Trusting the cloud: It's a two-way street (Pt.1)

Clarisse Ilustre Medallo
Conversation Designer @ Human Managed
October 7, 2020

You're probably wondering why a Conversation Designer is concerned about Cloud Security. Pre-HM, I would say I can't be bothered with these matters. But sitting in Security Awareness meetings and seeing how cyber attacks are executed these days made me confirm the fact that Security is not just IT's business: it's everybody's business.  

I had second thoughts writing about this knowing that it's a "basic" topic among security practitioners. However, as I observed during our Cyber Security Platform (CSP) demo to a board of directors, the resounding question was, "Is our data safe in the cloud?" As leaders of the organization, it's important for them to get such assurance if they're subscribing to a service that's hosted in the cloud. As for me, an employee of a platform company, I believed it was worth understanding why we're doing what we're doing in the cloud.

Many companies, especially those creating data at an astonishing rate, are predicted to move their operations to the cloud in the coming years (see Gartner, 2019). But there are still those who remain critical about the confidentiality and integrity of data once stored in the cloud. It guess it is natural to challenge the intentions of cloud providers when there's so much at stake and maturity is low. I remember asking myself how I can entrust something (i.e. my data) to a concept – one that I could not see or touch (I know you’re thinking it: yes, there was a time I did not know that the cloud is simply a remote server, sitting in the provider’s facility).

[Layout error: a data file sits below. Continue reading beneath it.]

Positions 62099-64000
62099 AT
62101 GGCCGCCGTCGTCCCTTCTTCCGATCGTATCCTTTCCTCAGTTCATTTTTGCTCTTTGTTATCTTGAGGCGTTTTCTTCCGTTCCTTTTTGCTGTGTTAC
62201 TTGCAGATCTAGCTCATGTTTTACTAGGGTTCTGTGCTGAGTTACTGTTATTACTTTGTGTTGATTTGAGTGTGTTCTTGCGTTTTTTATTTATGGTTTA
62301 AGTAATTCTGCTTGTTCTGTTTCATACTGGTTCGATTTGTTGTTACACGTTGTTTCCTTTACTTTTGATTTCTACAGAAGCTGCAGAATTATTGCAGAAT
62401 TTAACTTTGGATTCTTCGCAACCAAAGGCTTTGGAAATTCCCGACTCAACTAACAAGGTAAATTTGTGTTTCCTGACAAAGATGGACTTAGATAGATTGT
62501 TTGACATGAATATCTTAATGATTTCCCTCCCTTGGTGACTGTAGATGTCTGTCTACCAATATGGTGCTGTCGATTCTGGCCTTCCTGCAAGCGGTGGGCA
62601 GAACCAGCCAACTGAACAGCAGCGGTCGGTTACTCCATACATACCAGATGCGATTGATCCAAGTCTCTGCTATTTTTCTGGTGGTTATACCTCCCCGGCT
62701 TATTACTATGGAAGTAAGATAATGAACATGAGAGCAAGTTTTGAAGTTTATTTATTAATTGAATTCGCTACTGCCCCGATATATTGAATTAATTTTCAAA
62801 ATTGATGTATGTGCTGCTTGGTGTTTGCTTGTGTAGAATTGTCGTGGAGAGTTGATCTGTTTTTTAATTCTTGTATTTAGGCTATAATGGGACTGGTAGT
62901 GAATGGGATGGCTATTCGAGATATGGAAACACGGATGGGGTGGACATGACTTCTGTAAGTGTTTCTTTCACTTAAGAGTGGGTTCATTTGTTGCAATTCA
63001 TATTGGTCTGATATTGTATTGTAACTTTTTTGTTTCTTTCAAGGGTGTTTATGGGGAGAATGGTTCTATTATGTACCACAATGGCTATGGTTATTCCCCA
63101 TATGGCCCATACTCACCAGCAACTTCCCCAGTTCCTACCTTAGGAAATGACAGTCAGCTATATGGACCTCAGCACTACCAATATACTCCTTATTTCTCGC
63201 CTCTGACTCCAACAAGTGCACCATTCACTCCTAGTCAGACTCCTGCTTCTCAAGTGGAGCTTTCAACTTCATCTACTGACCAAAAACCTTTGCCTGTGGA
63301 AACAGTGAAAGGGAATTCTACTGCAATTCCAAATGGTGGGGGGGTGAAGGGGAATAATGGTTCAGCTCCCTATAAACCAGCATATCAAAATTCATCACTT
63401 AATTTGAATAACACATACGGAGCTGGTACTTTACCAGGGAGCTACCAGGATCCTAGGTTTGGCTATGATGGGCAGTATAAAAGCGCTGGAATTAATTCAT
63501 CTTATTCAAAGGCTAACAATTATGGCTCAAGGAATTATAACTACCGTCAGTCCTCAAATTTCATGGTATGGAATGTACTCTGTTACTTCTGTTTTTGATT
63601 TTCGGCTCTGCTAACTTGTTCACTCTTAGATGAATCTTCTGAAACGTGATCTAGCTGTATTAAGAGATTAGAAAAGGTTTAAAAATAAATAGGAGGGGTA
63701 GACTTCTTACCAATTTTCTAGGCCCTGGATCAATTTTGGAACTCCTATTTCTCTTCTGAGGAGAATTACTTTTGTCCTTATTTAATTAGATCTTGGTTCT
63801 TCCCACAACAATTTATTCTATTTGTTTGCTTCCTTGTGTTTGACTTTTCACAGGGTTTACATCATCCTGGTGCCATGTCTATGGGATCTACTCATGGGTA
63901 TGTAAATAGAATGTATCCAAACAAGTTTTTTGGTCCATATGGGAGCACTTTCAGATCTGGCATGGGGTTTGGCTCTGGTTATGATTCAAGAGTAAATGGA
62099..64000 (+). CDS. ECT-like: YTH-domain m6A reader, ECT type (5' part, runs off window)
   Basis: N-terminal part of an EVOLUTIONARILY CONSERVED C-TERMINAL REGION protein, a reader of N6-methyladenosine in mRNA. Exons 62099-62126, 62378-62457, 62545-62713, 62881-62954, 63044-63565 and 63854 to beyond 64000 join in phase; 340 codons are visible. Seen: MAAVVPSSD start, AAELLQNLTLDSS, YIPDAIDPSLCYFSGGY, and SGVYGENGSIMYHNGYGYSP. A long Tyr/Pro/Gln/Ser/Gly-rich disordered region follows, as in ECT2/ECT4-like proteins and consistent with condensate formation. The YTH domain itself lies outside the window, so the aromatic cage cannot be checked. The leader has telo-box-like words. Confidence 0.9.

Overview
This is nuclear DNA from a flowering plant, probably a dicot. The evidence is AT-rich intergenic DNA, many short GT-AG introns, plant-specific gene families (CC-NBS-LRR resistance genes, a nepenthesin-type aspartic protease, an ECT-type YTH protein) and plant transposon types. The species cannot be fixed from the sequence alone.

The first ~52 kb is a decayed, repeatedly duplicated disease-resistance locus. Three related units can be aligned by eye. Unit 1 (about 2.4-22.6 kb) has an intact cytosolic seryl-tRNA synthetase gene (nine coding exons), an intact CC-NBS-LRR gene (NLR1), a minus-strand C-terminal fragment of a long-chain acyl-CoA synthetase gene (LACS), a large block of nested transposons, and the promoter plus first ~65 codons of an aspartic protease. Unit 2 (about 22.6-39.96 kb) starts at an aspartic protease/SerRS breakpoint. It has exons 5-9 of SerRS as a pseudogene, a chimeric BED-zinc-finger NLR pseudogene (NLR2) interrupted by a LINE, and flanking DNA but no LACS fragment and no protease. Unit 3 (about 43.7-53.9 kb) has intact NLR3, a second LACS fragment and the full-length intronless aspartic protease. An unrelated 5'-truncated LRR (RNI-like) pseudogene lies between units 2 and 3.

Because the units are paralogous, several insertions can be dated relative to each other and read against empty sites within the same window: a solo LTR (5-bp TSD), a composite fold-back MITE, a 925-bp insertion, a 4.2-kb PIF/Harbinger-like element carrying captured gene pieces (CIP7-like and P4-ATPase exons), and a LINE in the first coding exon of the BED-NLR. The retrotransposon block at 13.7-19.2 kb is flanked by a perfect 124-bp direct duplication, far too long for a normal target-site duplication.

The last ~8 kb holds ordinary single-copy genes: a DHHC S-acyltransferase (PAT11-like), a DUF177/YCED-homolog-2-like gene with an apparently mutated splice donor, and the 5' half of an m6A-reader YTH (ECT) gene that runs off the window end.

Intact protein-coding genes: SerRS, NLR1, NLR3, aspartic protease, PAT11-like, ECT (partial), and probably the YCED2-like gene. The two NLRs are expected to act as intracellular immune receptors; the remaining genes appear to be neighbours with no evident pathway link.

Buy-in is withheld due to the view that cloud security is the provider’s responsibility and that they lose control upon migration. Awareness then needs to be raised so they’ll understand that control is not fully lost, rather, a portion of that control is assigned to the cloud provider, giving businesses the option to focus its resources on something more valuable like innovating and competing in a dynamic environment. I observed during our Cyber Security Platform (CSP) demo to a board of directors, the resounding question was, "Is our data safe in the cloud?"

What then is delegated to the cloud provider? This is answered by the Shared Responsibility Model. These models go down to the very detail of which security tasks are assumed by the provider and the customer. These are illustrated further in Figure 1 where we can see the responsibility split. The Shared Responsibility Model is an outline of what a cloud serviced provider provides to a consumer in terms of security, and what they expect the consumer to own. It can be gleaned that the cloud service provider provides a certain level of security:

Figure 1: The shared responsibility model

Major cloud providers have made their respective versions of the responsibility model publicly available (e.g. AWS, Azure, and GCP), but AWS simplified this by saying that:

the customer is responsible for security in the cloud

the provider is responsible for security of the cloud

What this basically means is that regardless of the service consumed (i.e. either SaaS, PaaS, or Iaas) from the cloud provider, these two facts remain:

(1)   the customer is always responsible for its data

(2)   the cloud provider is responsible for the availability of workloads

We read about successful companies who have harnessed the agility and scalability features of the cloud to address customer demand. A popular example is how Netflix has been able to provide seamless streaming of content daily to its users around the globe, accounting for 15% of the world’s bandwidth (Sandvine, 2018).

Success stories such as the aforementioned one give us the impression that risks inherent to moving applications and workloads to the cloud are being managed. Cloud security shouldn’t hinder organizations from moving skywards if it means teams are optimized, more value is created, and business goals are achieved. Fortunately, we are not left with two extreme options: to cloud or not to cloud. Going hybrid is another route if that is more aligned with the organization’s objectives and maturity level.

Thanks for reading. Stay tuned for Part 2!


Gartner. (2019). Gartner Forecasts Worldwide Public Cloud Revenue to Grow 17.5 Percent in 2019. Retrieved from

Microsoft Azure (2019, October 16). Shared responsibility in the cloud. Retrieved from

Sandvine (2018). The global internet phenomena report. Retrieved from